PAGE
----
See this Blue Arrow?  It's pointing at Husband's Hands...He WON the Oyster Shucking Contest Last Year!   That's his Special Shucking Glove - an old Penn International Reel Cover.

 Since I have to dance 24-7 to make the hundreds of Books, Journals, and Canvases for the shows, I've re-arranged the work table into stations.  Makes it much faster.  The biggest trick is to stay away from the computer, because the designs are just flowing out of my head now, and I want to get them all recorded.  Can't do that and make stuff too, though.  Balance.  Life is all about Balance.

Figuring out to the 1/16th of an inch where I need to cut and punch has really helped me settle in...once I really am In The Groove, I'll write all this down and do a tutorial.

The re-vamped Coral Bouquet Book, with page separators and tabs.

Close-up of Mr. Blowfish on Canvas and Books.
Now back to work I go!

i'm late, i'm late, for a very important date!

Friday, September 16, 2011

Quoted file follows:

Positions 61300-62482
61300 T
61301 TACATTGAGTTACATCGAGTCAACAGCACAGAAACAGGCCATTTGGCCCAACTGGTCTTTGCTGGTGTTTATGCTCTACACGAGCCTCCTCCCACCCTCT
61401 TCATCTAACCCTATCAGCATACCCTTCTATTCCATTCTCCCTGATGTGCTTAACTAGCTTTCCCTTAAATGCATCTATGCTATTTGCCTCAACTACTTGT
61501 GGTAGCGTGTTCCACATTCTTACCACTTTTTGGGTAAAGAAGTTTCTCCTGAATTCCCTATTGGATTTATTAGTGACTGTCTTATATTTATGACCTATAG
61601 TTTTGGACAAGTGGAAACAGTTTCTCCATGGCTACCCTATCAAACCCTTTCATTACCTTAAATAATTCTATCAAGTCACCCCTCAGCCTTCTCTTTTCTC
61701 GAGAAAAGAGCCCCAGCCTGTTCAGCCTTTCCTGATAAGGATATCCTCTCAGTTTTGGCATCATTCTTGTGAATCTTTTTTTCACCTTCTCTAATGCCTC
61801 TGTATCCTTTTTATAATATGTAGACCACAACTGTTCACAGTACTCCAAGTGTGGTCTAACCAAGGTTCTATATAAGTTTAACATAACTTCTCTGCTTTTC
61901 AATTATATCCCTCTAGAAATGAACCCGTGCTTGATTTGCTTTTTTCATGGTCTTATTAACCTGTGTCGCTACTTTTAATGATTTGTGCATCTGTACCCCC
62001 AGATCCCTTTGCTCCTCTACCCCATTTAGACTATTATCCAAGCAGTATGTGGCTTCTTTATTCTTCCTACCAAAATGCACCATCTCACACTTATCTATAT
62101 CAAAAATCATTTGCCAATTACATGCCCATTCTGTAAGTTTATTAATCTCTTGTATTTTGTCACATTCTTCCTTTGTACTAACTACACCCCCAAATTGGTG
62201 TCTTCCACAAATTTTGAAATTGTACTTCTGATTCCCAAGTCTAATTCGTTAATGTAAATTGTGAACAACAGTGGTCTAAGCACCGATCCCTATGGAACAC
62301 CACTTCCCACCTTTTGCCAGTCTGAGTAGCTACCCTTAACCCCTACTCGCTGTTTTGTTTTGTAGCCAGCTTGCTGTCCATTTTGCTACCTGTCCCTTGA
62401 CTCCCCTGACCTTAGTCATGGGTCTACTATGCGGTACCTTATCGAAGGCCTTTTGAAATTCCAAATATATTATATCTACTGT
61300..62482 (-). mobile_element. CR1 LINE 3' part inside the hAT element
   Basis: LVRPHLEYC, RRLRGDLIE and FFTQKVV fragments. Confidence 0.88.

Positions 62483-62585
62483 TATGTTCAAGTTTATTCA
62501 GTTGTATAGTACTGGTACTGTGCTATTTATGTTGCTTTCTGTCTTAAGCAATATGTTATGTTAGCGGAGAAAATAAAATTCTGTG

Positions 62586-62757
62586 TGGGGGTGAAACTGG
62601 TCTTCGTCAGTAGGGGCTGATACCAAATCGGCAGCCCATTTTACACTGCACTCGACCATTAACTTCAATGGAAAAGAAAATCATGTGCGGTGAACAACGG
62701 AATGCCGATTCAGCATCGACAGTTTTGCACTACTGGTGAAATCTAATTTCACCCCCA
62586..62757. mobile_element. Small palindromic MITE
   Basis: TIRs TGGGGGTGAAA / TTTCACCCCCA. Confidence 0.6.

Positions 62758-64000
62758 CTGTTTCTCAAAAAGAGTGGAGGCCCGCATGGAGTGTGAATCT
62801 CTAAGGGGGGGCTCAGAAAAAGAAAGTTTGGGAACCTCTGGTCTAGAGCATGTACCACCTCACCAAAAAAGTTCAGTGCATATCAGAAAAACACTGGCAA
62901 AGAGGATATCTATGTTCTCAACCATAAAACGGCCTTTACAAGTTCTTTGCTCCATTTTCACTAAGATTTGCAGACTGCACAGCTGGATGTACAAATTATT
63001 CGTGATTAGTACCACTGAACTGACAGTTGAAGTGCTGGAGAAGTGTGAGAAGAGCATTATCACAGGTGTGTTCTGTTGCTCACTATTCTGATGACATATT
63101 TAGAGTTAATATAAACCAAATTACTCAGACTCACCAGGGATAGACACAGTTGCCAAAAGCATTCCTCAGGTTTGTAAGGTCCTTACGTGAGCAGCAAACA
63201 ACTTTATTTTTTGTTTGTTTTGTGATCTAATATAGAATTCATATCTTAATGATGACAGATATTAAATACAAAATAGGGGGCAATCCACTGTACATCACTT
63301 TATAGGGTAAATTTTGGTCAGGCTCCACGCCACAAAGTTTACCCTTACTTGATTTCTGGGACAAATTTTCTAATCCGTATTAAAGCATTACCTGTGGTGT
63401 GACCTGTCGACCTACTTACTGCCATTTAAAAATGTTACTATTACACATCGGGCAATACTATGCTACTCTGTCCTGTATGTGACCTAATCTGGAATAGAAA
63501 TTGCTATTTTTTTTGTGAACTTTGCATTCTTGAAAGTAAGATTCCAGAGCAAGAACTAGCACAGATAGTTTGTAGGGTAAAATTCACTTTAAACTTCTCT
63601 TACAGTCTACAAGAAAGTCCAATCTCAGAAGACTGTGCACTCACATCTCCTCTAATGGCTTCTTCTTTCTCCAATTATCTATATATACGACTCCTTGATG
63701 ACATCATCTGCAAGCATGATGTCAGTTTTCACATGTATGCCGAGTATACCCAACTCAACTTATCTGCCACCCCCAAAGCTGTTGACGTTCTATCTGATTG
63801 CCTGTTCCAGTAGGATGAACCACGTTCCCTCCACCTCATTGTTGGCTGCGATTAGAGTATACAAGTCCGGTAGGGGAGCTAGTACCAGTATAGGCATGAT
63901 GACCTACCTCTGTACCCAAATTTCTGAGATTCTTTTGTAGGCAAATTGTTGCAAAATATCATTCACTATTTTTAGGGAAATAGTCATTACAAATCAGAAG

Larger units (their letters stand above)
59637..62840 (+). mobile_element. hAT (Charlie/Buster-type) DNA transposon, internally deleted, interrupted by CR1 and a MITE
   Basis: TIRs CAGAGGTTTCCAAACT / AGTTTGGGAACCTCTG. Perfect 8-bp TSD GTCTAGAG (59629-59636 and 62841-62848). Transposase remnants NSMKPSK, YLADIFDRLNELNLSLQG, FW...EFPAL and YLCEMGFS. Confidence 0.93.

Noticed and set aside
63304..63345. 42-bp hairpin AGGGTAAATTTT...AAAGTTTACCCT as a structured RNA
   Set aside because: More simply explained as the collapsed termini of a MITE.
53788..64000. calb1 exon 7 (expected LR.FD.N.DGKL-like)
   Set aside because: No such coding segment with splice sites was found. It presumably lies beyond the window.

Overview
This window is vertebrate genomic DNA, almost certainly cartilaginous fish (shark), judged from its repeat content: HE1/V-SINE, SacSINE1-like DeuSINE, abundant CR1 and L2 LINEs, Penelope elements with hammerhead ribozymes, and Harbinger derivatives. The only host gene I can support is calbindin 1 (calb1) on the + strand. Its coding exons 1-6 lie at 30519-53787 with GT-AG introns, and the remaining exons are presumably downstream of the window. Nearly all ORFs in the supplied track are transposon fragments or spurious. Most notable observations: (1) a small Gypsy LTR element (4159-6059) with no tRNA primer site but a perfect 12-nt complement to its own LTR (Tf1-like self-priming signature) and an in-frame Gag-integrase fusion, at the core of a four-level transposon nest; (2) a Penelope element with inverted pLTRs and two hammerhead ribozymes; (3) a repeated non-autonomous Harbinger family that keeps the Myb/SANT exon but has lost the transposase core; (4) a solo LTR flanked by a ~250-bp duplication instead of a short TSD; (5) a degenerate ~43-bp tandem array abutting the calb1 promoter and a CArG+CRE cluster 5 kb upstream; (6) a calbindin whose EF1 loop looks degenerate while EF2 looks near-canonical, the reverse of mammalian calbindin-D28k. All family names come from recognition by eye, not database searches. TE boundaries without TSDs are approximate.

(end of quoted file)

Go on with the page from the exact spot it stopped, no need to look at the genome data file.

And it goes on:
Fusion Food Paradise - Buford Hwy Farmer's Market

Sashimi - All that two people could possibly eat...$15.99.

Head's Up.  Man your chopsticks, and crank your stove.  I've discovered Food Nirvana, and it's at The Buford Hwy. Farmer's Market - a short drive from my Atlanta house!  Who knew?

Ikura like rubies - where's my spoon??

Carrots so fresh, you want to call up Bugs Bunny and tell him to Get Over Here!
All my photos were taken with my IPhone - Thanks, Steve Jobs!

Huge baskets of Turmeric.

Garlic Stems - or Garlic bright green, so crisp.  Recipe below.

Garlic Scape Pesto - from Brooklyn Farmhouse

 Here's the Recipe from Brooklyn should go check out their website; it's chock full of good things:

Never have eaten one of these Cactus Pears, but now I'm looking for recipes.
Pompano?  Jack? Okay, it's fish.

Greek Eggplant...mountains of them.